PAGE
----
Fairgrounds rebuilds during past year
Thanks to efforts of many volunteers, 74th annual fair goes on last August
A year later, repairs from last May's tornado are just about complete at the Leavenworth County Fairgrounds.
"We are working on the last building that needs to be worked on," said David Todd, Leavenworth County Fair Board president. "It's almost done."
About 75 percent of the task to whip the fairgrounds back into shape was complete in the three months following the tornado. After all, the Leavenworth County Fair Board did have a fair to put on. There wasn't a doubt Todd's mind that the Leavenworth County Fair would be held last August. He was a little shocked when he headed out to the fairgrounds to start assessing the damage, though.
"After the initial first couple of hours looking at the devastation, I and a couple other board members started trying to figure out what we had to do to put the fair on," Todd said. "We decided early on not to postpone or cancel. We were going to have it one way or another. We only had 88 days. So, it was quite an accomplishment for us."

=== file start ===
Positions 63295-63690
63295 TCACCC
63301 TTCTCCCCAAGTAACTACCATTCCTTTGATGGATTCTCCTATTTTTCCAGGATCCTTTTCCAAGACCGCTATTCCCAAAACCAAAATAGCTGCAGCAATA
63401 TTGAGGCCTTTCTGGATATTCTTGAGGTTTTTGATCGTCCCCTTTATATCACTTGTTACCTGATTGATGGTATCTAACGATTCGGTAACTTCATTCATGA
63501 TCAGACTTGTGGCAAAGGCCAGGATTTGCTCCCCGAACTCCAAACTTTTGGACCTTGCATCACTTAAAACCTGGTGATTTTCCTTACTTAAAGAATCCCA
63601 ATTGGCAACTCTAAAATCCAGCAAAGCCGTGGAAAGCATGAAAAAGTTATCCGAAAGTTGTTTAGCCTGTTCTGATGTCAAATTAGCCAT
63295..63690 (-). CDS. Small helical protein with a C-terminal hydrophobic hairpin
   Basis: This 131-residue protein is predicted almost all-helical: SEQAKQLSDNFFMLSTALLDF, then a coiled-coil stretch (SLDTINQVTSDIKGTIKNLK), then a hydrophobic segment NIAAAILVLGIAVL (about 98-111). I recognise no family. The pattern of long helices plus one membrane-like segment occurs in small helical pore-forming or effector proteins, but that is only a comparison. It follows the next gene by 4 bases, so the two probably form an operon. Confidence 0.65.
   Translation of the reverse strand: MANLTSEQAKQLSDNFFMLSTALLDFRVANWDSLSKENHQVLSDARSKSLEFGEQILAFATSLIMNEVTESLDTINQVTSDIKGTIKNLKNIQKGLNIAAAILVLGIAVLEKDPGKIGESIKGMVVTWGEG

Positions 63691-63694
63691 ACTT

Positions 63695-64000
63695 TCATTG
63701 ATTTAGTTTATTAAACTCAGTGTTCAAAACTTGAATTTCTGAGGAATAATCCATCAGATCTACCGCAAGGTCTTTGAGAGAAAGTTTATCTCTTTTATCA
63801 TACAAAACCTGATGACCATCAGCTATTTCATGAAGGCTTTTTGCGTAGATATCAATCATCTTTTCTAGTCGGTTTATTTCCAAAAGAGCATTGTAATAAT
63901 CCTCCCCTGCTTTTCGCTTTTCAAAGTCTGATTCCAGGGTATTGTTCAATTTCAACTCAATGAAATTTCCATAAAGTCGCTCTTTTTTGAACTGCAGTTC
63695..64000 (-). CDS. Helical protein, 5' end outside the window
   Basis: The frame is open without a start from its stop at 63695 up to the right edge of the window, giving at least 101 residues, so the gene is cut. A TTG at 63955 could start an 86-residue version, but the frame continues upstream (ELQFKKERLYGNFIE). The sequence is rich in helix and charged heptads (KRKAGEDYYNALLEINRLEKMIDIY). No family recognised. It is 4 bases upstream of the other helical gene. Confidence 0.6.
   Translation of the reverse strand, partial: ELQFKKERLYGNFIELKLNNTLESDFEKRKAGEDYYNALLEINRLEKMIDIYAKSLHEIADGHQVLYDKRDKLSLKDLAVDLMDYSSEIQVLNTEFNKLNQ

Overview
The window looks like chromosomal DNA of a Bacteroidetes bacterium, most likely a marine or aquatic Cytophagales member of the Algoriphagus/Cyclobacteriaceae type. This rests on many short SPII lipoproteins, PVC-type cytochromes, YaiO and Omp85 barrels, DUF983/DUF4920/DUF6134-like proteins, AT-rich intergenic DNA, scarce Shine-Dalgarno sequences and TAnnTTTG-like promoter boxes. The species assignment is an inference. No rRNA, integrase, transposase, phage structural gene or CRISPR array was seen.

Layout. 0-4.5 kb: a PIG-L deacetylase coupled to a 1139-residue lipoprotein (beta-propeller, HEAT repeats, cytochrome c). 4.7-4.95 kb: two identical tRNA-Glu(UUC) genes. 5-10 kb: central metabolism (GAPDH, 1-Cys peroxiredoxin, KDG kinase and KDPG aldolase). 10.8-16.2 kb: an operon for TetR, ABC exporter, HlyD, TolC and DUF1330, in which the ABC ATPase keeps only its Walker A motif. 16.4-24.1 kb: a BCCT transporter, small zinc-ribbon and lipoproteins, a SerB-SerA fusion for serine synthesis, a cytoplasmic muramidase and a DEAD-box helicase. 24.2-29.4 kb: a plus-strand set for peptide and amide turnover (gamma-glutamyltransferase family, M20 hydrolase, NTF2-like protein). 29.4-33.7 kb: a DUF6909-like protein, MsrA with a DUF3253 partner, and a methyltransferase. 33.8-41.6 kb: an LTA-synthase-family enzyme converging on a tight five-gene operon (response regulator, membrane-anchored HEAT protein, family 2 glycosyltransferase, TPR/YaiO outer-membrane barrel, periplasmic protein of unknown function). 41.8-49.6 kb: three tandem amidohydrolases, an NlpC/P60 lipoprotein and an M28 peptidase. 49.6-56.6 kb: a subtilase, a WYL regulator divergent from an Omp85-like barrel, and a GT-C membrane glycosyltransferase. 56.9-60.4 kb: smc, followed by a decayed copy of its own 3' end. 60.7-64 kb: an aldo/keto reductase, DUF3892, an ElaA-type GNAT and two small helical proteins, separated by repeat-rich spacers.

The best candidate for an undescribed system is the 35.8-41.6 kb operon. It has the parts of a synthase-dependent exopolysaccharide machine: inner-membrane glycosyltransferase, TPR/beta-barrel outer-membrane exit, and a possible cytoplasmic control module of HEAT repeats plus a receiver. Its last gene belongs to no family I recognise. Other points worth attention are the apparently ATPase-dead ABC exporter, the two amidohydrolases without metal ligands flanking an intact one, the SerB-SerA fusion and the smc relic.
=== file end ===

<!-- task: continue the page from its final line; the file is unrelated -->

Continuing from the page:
The Saturday following the tornado, about 75 volunteers and equipment were on-site to start removing the twisted metal and other debris slung across the fairgrounds.
"It was really amazing to see how many people turned up," Todd said.
Volunteers came from all over the county to assist.
"We had a majority of the work done before the fair," Todd said.
The most extensive part of the damage was to buildings at the fairgrounds.
"The real key was that we got a very good contractor who came in right away and jumped on it," Todd said.
The contractor was Bowden Contracting of Kansas City, Kan.
The total damage incurred was about $375,000. Insurance covered part of that. The fair board also received a $25,000 grant from the Kemper foundation and a $75,000 grant from the state. Various other individuals have contributed money.
"A lot of people have made donations and what-not," Todd said. "We are still getting some."
At the last fair board meeting, Todd said the board received a check for about $1,000 from a group that sold videos of the storm coverage. The board has also received $2,000 from a group that sold cookbooks.
"We've used all the resources we can get our hands on," Todd said. "We're getting down to the last piece of the puzzle."
However that last piece is a crucial one, the electrical infrastructure, which will cost between $20,000 and $30,000, Todd said. Included in the electrical repairs will be the rodeo arena lights, which are now temporary ones. Various other areas will be upgraded, too.
"In one sense, the storm did us a favor," Todd said. "We knew that the electrical infrastructure needed some work. We had started the plans to upgrade certain areas each year. We were only in the second year of the plan."